We live and farm on 106 acres of steep hardwood rangeland (mostly oaks). Less than a quarter of that is viable for agriculture; besides, we want to keep the remainder undisturbed as much as possible. A variety of creatures live here – our domestic animals include sheep, chickens, two dogs, two house cats, and a fluctuating number of barn cats. Our wild co-habitants include mountain lions from time to time, coyotes, bobcats, deer, feral hogs, foxes, skunks, raccoons, squirrels and smaller rodents, occasional weasels, turkeys, hawks, and numerous other birds, lizards, snakes, frogs, etc.
There are those who urge us to cut down the trees, tear up the hillsides and put in wine grapes. After all, we live in the heart of grape country and the northern California wine industry, and that's where the money is. Growing fresh produce, it’s true that we’ll never get rich, but we are content raising healthy food for ourselves, for sale, and to give away.
Farming this way requires us to “recycle, repair, and use up.” We’re fortunate that my late father-in-law Murph was a saver. Anything that could be useful, he put aside for some future project. He tore down houses for the lumber and other building materials; when he pulled out fencing, he stacked the posts and rolled the wire. There are buckets and cans of screws, nuts and bolts stored in the woodshed, rolls of electrical wiring, stacks of various sized lumber from 2x4s to heavy planks. Before we buy “new,” we always check what’s here already.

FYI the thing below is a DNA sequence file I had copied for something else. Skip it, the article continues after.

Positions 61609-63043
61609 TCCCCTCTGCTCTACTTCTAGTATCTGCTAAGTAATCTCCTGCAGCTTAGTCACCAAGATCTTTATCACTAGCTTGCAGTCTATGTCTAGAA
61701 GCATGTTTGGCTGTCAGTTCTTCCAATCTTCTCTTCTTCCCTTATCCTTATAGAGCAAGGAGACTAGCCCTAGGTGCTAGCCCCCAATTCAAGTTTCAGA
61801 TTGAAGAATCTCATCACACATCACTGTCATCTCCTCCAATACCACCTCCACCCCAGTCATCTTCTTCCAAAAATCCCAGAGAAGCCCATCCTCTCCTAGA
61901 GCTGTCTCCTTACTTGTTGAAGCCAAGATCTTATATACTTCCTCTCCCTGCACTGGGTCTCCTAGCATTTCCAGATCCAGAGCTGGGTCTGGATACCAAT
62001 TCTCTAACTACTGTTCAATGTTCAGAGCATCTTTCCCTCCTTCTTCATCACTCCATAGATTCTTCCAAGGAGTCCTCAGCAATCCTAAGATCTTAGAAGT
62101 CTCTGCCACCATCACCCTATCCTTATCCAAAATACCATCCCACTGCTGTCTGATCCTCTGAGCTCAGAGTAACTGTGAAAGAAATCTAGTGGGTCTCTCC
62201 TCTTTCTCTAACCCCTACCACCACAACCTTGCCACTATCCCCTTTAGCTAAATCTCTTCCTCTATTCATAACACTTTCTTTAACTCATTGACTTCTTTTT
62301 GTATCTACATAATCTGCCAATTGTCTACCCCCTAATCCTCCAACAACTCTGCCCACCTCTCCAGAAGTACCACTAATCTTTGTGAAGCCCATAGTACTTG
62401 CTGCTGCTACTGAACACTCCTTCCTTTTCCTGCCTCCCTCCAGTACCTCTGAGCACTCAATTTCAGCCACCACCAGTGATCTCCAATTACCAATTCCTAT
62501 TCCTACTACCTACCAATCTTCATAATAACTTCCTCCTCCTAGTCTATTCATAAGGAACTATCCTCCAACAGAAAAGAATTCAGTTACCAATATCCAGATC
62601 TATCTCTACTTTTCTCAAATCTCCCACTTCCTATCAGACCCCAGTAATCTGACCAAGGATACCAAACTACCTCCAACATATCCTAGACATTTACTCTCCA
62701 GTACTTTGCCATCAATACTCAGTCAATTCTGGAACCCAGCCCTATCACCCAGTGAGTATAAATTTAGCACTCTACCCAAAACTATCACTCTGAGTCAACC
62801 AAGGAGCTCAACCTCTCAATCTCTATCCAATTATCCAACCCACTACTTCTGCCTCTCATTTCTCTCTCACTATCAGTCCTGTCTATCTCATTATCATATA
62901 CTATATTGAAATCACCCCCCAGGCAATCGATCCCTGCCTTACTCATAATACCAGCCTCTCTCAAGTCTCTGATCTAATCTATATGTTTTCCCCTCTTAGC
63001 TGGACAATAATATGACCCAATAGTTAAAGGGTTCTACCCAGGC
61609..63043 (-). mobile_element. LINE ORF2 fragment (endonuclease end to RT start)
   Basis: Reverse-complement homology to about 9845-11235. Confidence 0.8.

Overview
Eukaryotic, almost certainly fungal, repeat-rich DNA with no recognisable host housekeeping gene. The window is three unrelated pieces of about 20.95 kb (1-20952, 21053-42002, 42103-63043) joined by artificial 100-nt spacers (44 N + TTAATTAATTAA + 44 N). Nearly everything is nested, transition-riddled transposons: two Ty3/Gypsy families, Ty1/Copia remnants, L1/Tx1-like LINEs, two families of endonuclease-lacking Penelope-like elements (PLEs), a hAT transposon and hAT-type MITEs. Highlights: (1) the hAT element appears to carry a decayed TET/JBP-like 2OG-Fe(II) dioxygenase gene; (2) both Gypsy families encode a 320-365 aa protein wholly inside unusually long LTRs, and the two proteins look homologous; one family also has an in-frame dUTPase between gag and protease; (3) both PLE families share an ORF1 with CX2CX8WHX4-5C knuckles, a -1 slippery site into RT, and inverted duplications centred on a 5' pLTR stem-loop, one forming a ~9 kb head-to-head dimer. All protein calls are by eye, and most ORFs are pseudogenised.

For example, some old steel fence posts, pieces of heavy hog-wire fencing, and some twine provide the new peas with a perfect climbing frame. We use those giant-sized tin cans to guard newly planted tomato starts from insects, rodents and birds. Some of our raised beds were framed up with old railroad ties.
Certainly it's not always the easiest way to farm. Sometimes I just wish we could go to the hardware store or the farm supply and buy just what we need. But when I see my mother-in-law’s living room floor gleaming in the sunlight, I remember my husband and son working those old boards, fitting them together, sanding them smooth again. Once they were refinished, the floor was beautiful. Something that would have been thrown away became useful once again. Sustainable living, sustainable farming … one step at a time.
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